Disruption of the Arrangement of Life

I just finished reading Every Day by David Levithan (3 out of 5 stars, wouldn’t really recommend unless you’re in for a casual, mindless read) and one of the quotes was “There are many things that can keep you in a relationship,” I say. “Fear of being alone. Fear of disrupting the arrangement of your life. A decision to settle for something that’s okay, because you don’t know if you can get any better. Or maybe there’s the irrational belief that it will get better, even if you know he won’t change.”

The context of the quote is irrelevant to what I’m about to write concerning exactly what the title suggests, of the disruption of the arrangement of my life.

I don’t know where this adamant belief came from, nature or nurture I really cannot be sure, but I know for a fact that even since young, I believed the existence of a fixed blueprint for each of our lives. And mine was aligned with my ideas of perfection: good grades all throughout my academic pursuits, a professional job with stable income, setting up a family…it seems like a stereotypical path to take but it didn’t seem that way to me then. 10-year-old me believed that everyone’s goals were ultimately the same as mine, the only difference is that some manage to achieve it while others fail. So I was determined as hell to get it right for myself. I didn’t see the end goal as a solid prospect, but rather the entire process as a straight line that never diverges, not a single speck of dust out of line. I guess I was indoctrinated to hold onto these ideals.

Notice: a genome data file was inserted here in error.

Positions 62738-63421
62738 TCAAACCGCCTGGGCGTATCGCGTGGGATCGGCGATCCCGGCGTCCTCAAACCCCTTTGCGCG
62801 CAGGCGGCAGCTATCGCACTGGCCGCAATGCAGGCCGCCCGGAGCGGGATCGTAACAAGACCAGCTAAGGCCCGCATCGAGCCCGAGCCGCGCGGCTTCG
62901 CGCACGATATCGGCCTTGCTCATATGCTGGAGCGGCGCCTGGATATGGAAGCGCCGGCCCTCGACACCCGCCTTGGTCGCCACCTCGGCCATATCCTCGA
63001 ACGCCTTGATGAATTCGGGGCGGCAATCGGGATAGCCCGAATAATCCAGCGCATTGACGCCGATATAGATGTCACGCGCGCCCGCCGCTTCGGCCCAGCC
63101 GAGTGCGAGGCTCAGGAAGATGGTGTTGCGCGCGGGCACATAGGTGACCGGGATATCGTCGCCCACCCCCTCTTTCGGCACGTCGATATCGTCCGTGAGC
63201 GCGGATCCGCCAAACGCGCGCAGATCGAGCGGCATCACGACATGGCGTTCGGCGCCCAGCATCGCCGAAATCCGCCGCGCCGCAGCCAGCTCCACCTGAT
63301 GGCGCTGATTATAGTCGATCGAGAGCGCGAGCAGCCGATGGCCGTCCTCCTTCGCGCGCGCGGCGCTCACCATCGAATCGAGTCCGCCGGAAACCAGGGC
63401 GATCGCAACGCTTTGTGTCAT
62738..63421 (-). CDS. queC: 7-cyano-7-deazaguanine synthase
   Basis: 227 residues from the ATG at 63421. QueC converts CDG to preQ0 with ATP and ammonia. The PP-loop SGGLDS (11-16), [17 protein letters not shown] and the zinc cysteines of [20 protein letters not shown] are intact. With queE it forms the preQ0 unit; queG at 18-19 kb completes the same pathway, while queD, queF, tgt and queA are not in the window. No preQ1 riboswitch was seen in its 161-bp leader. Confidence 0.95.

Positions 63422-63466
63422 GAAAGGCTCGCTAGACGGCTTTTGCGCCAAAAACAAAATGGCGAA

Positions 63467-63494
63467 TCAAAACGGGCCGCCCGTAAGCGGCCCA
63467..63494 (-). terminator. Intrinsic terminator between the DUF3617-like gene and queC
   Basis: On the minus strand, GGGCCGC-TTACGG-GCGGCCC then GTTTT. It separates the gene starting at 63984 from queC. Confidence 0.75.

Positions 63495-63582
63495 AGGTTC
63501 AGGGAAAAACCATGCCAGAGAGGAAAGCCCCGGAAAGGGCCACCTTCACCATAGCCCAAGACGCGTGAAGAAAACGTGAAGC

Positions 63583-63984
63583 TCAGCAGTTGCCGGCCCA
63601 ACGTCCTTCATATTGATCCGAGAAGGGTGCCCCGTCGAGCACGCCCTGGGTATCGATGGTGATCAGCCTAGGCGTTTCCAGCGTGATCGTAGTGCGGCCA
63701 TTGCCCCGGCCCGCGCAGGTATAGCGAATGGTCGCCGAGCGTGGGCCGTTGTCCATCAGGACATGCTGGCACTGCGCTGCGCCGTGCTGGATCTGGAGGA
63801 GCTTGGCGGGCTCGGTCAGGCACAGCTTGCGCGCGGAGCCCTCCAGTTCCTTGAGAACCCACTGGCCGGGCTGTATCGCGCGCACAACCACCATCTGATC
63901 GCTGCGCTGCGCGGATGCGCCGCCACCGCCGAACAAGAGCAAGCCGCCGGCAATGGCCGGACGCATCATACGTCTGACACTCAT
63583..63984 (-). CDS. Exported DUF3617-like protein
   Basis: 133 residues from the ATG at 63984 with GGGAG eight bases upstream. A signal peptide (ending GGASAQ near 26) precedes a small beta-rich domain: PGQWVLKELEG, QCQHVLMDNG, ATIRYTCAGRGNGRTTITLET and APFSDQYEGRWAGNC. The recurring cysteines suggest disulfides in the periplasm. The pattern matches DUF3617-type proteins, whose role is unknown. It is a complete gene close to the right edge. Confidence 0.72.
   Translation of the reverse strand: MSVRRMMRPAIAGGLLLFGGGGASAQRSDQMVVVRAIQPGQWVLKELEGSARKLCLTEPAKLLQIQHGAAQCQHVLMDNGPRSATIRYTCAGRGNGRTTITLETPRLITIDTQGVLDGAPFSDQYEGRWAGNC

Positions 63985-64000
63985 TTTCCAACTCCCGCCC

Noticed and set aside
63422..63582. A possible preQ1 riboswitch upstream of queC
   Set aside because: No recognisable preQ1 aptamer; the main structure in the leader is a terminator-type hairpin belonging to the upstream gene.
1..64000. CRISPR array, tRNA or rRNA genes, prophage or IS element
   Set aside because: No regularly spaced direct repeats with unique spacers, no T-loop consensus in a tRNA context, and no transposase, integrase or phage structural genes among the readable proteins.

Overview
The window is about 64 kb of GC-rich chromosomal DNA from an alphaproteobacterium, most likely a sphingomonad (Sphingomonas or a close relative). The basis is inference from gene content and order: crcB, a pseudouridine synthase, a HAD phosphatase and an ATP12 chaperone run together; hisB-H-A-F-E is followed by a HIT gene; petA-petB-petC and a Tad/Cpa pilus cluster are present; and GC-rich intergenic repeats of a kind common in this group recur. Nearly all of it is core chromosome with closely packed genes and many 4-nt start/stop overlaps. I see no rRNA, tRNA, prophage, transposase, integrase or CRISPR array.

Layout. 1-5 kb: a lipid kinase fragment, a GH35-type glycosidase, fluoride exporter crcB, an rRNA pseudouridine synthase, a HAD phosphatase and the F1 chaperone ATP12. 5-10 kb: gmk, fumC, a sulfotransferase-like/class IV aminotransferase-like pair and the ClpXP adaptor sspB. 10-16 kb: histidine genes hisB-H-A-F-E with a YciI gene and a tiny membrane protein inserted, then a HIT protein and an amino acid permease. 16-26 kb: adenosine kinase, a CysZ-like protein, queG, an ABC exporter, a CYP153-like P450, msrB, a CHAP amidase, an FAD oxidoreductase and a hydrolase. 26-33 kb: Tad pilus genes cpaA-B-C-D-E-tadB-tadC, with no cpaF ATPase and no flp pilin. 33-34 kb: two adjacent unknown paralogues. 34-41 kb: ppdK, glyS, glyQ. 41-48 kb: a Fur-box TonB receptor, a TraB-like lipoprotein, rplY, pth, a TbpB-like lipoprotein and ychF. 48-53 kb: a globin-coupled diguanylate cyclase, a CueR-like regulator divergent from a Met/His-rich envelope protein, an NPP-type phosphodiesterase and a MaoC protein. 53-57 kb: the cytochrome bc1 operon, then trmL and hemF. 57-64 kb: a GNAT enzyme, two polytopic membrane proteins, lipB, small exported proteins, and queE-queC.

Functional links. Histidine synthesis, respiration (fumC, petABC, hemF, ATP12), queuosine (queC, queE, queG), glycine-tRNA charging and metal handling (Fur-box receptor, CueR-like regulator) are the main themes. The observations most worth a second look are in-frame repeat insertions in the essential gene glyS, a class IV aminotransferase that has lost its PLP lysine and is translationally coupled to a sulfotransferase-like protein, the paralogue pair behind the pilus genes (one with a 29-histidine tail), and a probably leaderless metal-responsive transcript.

I know better about fixed blueprints and paths now, but it still didn’t lessen the strict straight linear path I’d set for myself; it stuck with me until now. That’s why any rule-breaking gives me huge bouts of anxieties. Any out-of-line, unpredictable and spontaneous activity literally makes me break into cold sweat. It didn’t even have to be remotely dangerous or threatening, but if it’s something out of my preliminary agenda, my “fixed blueprint” that I don’t see coming, it terrifies me. I think there is a dab of perfectionism associated with this in the sense that I was afraid that these “outliers” might tarnish the ideal route I’d set for myself to reach my “Ultimate Goal in Life”, capital-U, capital-G, non-capital I because of capitalization rules, and capital-L.